[ntp:questions] Explaining Technical Detail to Technically illiterate journalist

William Unruh unruh at invalid.ca
Wed May 21 16:03:28 UTC 2014

On 2014-05-21, Martin Burnicki <martin.burnicki at meinberg.de> wrote:
> E-Mail Sent to this address will be added to the BlackLists wrote:
>> Martin Burnicki wrote:
>>> I've recently started to write a whitepaper about computer time
>>> synchronization. It is not yet complete but already contains a lot of
>>> basic information which may be helpful for folks who are not very
>>> familiar with that stuff.
>>> A preliminary copy is available here:
>>> http://www.meinbergglobal.com/english/info/#whitepaper
>> Re: <http://www.meinbergglobal.com/english/info/cablelength.htm>
>>   RS-232 signals (COM) via shielded data cable
>>      dependant on cable quality
>>      dependant on the baud rate of the signal (e.g. 15m at 19200 Baud)
>>   Yes, _very_ dependent on cable quality.
>>      However a Shielded Cat5e cable will work great
>>       to 300m at 19.2k bps;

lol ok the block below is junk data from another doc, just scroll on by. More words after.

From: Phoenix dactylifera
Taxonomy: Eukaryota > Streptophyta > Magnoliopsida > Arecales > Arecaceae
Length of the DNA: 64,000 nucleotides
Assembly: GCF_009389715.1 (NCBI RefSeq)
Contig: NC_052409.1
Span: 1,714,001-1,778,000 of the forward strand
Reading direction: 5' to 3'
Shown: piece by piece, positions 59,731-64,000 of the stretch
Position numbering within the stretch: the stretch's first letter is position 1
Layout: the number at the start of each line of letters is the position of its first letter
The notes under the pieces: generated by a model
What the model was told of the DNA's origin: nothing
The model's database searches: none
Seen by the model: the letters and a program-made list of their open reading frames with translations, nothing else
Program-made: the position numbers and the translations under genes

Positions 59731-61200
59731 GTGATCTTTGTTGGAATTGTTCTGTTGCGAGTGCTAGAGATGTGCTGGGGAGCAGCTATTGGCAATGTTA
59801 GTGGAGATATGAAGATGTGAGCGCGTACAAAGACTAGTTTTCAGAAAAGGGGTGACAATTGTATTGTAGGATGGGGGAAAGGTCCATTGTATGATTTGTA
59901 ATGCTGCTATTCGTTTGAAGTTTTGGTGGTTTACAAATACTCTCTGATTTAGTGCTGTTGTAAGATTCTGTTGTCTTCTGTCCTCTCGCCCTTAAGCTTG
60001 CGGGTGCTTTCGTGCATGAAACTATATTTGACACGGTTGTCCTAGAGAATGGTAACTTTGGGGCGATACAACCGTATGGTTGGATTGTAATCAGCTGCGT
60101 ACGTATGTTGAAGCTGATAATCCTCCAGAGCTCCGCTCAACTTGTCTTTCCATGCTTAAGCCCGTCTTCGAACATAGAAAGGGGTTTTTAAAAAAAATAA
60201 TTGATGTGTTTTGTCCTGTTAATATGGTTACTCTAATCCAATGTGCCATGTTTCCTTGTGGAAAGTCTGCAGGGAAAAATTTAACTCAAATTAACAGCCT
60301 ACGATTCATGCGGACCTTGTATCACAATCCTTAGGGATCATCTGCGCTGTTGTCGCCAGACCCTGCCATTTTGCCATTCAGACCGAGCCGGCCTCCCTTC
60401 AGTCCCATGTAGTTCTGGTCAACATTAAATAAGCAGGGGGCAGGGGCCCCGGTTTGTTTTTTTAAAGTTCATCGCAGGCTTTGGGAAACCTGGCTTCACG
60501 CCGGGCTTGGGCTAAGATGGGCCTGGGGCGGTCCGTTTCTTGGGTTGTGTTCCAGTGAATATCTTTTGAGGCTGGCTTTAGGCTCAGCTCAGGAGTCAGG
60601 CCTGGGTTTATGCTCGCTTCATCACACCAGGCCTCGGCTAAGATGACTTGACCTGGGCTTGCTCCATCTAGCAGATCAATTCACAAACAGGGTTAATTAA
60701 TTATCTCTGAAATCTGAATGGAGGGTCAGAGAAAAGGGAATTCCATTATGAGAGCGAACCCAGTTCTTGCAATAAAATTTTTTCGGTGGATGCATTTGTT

>>       {I do it all the time, with "real" (to spec) RS232 drivers}.
>>       Higher baud rates have shorter cable limits.
>>        The capacitance of the cable
>>         (even almost all normal "RS232 serial cables"),
>>         turns the square waves into something the receivers
>>          can't recover correctly.
>>         {Take a look at the signals at the far end of the
>>           cable with a oscilloscope!}

Cables have an internal impedence. If the cable is not terminated by an
impedance equal to that, the signal will reflect back up the cable, and
back and forth. Now, one advantage to that is if the reflection is the
same phase (eg terminating impedance greater than cable impedance) , then
the signal will slowly (travel time up and back) build
up in amplitude, perhaps making it large enough for the electronics to
detect the transition, But it will produce a very rounded signal.
Otherwise make sure that the cable is terminated with the appropriate
resistance. (50 ohm I believe for Cat 5). Note that source had better be
able to drive that impedance or the signal will be very small. 

> Personally I'm familiar with requirements and potential problems due to 
> cable types, etc.
> However, I'm not the author of that web page and just saw that there are 
> also misspelled words on it, so I'm forwarding this to the guy who has 
> created that web page and hopefully will fix it.
> Thanks for the hints!
> Martin

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